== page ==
When my father came back from his journey, in private, he told me how privileged he felt in having such special treatment from such esteemed personages. He repeated his promise to them that he would let me go as soon as he could convince my mother. He advised me not to mention my intention to anyone for fear of them blocking my departure. He was aware of the consequences of this action and knew that it might cost his marriage. But he believed that what I was doing was right, and as a father, he was ready to go through this suffering to let me serve God. He said, to just remember him while I was doing God’s work, and in this way, he might have a chance to do his share by helping me. It was an incredibly hard and emotional situation. What he had predicted was not half as hard as what happened, but his help also brought about a resounding honor for him that he cherished for the rest of his life, among them, fulfilling the pledge that he had made in the Holy Land.

A Tribute to My Father: In 1979, I went with my family to visit my father, who had remarried and lived in a city by the Caspian Sea. He was a member of the Local Spiritual Assembly, a Homefront pioneer and active in the Bahá’í community. Not long after the revolution, he was diagnosed with cancer and had to return to Tehran for treatment. While he was undergoing chemotherapy, he was arrested, imprisoned and interrogated extensively. As I was his only Bahá’í child, they placed me on their wanted list. Eventually, they confiscated his savings and properties and released him on bail to complete his treatment. When his cancer was in remission, he received a warrant for his arrest. He fled to Pakistan and eventually lived as a refugee in France. Throughout his ordeal, to protect his family, he was incommunicado, and we had no news from him until his death. The Bahá’í community in France contacted my brother and let him know of his passing, who in turn, informed me of the sad news. Decades later, returning from the Holy Land, I visited the lonesome grave of my father in Lyon. I blessed it with the rosewater that I brought from the Holy Shrines and prayed for the progress of his soul.’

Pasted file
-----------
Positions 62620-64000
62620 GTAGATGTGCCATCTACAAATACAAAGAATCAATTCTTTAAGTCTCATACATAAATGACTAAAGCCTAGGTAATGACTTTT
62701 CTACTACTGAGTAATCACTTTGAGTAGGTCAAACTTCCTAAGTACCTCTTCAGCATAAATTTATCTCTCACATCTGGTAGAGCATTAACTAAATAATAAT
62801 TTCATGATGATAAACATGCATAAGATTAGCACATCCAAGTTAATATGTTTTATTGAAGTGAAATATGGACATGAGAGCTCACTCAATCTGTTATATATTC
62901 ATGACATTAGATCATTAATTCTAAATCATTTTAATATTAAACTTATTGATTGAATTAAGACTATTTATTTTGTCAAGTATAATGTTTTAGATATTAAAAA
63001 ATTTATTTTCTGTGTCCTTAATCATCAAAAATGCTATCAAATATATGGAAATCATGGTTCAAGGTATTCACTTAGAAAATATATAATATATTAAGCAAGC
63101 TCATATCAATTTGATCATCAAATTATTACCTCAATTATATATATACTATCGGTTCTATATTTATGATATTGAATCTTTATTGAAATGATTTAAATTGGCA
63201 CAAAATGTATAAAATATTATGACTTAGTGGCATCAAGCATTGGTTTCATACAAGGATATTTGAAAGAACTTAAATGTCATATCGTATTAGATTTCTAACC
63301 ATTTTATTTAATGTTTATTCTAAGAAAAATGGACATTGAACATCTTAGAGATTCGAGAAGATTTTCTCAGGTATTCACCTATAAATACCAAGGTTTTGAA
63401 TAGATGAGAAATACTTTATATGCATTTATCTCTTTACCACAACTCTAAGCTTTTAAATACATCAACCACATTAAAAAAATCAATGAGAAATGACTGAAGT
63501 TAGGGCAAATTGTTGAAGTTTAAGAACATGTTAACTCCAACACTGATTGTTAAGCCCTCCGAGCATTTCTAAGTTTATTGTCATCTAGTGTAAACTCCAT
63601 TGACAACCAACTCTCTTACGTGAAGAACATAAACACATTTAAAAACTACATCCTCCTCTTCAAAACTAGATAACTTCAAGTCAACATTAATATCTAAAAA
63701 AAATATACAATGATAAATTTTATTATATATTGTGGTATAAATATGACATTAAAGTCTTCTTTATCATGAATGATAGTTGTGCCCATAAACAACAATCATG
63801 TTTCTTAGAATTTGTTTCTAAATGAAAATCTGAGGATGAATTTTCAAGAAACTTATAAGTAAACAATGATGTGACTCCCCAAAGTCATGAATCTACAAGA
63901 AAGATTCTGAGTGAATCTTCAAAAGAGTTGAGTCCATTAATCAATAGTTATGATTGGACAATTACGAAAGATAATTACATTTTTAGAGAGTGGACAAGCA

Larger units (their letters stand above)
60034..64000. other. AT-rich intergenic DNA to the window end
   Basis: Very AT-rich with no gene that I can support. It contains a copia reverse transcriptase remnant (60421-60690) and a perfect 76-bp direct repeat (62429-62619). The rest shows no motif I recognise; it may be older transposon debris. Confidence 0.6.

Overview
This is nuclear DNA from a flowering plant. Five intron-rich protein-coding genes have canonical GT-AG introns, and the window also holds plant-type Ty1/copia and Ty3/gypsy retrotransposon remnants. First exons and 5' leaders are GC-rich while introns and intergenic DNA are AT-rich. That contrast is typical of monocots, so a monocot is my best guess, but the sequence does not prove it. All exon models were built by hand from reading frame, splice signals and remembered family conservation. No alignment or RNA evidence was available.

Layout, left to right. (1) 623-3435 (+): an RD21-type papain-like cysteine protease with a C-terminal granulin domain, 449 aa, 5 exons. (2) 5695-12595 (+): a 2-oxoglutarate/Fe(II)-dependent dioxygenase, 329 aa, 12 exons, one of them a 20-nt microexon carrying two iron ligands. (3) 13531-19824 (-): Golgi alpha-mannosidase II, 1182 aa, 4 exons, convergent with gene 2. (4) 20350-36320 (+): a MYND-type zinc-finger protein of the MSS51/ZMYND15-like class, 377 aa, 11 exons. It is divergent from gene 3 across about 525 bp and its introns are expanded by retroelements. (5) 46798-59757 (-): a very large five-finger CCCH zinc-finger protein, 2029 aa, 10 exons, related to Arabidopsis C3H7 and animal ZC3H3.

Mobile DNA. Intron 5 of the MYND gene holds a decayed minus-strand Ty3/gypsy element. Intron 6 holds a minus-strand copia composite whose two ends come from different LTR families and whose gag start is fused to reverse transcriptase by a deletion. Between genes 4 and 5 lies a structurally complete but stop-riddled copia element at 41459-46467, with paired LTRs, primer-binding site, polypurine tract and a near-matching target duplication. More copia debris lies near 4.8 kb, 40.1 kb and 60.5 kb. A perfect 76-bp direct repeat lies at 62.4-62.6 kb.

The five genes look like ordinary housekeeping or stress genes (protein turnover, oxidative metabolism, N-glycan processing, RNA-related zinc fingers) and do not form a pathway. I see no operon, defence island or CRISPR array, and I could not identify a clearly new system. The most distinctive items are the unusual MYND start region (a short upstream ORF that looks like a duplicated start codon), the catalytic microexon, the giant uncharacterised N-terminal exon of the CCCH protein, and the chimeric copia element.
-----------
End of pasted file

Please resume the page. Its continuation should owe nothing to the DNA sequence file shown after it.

Images:
Courtesy of Shahla Gilibanks (daughter of Abbas Behrooz)

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Shahla Gilibanks

Shahla Gilibanks is the author of Footprints in the Sands of Time. She moved to assist the Bahá’í communities in the Philippines in 1968 and lived there through 1971. She then moved to New Zealand (1971-73, 2001-2004), Kenya (1974-1978), and the Caribbean (1979-1983). Her continuous involvement with the Bahá’í community evolved in the United States: California 1982-1992/1993-2001, and Florida 2005-2018, and in Czechoslovakia 1992. Here is a link to her book: http://www.afnanlibrary.org/…/george-…/gillbanks-footprints/